01:38 Because my brother had dyslexia, we did start to think that maybe I should probably get sort of examined for dyslexia back in school. But they thought that it was just a language barrier but even though English was my first language. But, so I wasn’t properly diagnosed with it until I got to university, in my first year. I was sent off for an examination and they confirmed that it was on the spectrum of dyslexia, so yeah.
02:04 Then my dyslexia tutor, she completely changed the way I sort of performed in terms of my essays and making me think as well, sort of differently in the way that I discussed the subject at hand. So she was the one person that I have to say really, really helped me throughout my studies because it wasn’t just a case of helping me with my sort of structure and grammar. It was an overall different outlook.
02:27 I think one of the main things that really gave me confidence in my final year was that the more help that I got from the dyslexia tutor, the more I realised that it wasn’t a case of I can’t do this, it was just that I don’t have the right tools and I did and that’s kind of what gave me the real confidence to pursue and that I did perform more strongly in my final year. So I think it’s directly related when you’ve got the support in place to how well you succeed, I guess.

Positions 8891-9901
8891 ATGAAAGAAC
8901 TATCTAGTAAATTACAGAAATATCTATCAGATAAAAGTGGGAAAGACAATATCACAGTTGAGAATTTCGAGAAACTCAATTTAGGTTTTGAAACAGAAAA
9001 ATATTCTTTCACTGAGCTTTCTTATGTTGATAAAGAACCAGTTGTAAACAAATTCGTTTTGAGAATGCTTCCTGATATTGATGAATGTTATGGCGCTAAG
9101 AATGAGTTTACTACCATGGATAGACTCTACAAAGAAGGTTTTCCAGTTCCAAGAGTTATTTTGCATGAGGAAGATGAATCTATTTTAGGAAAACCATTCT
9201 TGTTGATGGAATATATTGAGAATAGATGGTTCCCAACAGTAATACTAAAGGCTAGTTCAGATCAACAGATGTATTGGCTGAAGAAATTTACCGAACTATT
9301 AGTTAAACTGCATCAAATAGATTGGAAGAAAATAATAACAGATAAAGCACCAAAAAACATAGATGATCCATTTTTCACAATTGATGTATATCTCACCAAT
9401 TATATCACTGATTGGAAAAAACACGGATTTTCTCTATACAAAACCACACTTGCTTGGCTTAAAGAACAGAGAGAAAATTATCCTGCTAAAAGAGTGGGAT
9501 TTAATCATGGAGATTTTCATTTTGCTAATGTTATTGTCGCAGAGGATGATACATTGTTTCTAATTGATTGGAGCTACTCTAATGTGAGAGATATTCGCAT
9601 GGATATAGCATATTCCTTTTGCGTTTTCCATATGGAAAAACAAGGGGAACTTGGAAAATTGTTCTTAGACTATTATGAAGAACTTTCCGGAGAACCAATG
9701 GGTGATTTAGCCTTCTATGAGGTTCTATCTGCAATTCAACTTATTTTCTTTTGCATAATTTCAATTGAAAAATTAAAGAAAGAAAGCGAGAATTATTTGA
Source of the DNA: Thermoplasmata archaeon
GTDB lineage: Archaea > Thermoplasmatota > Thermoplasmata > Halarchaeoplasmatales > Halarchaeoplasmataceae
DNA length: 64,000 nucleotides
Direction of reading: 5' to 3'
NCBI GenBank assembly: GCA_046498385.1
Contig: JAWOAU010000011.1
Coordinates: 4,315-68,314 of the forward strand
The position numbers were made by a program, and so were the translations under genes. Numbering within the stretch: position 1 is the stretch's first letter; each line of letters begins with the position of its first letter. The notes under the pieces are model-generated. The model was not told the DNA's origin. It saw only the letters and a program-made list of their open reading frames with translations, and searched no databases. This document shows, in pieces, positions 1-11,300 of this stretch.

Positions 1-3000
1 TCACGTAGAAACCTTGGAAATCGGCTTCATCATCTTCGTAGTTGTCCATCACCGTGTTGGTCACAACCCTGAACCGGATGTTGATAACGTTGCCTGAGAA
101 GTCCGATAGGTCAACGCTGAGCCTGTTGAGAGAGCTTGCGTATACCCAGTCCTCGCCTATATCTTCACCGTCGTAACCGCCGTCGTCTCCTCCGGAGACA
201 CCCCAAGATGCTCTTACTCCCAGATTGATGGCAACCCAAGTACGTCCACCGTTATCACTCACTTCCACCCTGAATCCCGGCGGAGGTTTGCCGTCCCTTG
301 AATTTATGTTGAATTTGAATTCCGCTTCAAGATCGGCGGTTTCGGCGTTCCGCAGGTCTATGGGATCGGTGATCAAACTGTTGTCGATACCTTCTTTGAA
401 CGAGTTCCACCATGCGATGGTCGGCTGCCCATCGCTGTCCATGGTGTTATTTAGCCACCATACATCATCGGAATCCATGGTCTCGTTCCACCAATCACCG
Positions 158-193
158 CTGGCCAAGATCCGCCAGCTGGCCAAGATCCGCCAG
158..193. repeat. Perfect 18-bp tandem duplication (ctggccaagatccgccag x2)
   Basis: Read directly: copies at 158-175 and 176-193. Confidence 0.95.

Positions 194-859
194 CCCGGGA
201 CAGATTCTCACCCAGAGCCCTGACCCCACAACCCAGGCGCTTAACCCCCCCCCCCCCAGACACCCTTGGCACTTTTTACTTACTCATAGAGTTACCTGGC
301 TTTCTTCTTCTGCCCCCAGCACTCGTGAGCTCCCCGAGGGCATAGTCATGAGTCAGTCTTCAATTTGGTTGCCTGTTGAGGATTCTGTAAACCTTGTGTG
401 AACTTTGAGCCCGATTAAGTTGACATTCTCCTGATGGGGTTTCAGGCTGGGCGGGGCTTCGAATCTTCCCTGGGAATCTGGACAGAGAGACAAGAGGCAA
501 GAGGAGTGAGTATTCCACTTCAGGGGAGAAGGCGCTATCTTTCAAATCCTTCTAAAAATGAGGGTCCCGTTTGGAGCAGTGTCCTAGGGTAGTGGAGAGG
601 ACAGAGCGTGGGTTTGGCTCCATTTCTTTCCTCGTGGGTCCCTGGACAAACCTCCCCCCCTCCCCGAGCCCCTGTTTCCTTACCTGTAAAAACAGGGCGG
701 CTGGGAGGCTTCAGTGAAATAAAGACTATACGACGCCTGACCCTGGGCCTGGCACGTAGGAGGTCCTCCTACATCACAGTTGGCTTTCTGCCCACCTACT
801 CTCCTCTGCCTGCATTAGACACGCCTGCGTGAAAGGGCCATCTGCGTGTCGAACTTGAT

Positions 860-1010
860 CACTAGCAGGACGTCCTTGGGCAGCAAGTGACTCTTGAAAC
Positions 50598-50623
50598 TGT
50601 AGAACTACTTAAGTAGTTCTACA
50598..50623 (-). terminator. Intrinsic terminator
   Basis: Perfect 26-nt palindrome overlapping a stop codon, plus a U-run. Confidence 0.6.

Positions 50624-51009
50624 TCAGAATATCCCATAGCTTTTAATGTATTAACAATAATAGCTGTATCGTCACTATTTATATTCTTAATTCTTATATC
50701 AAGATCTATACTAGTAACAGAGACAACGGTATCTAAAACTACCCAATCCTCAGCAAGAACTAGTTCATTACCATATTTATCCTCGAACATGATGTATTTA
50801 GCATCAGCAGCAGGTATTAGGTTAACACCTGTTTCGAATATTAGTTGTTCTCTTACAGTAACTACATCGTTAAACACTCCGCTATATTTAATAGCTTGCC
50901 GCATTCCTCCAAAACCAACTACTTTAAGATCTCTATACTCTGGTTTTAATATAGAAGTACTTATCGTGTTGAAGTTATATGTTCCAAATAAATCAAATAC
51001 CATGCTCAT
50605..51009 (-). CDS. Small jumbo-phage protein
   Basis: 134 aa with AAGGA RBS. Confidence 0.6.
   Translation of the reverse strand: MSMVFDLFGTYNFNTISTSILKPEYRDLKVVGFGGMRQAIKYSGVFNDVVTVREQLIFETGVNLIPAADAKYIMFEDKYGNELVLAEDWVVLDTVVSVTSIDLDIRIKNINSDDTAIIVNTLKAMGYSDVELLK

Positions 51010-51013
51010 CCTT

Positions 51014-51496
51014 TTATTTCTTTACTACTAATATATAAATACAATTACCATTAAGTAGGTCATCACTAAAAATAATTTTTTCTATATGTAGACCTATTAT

02:53 I mean it’s not necessarily severe dyslexia. It is dyslexia and I mean I do notice it in my day to day work now because obviously I don’t have the sort of, I guess the tutoring. But, you know, I think as long as you have a discussion with your employer and they’re kind of quite understanding to it, it’s not a problem at all.
03:11 So I chose Sheffield because it was local and it’s got a very good reputation, especially the Town Planning school and it’s got a very good social life as well for students.
03:19 It was just real hands on experience in terms of Planning Consultancy and you did get to see a variation between the public sector and the private sector and it helps you as well when you want to decide after you’ve graduated, whether you want to go into sort of local authority or consultancy.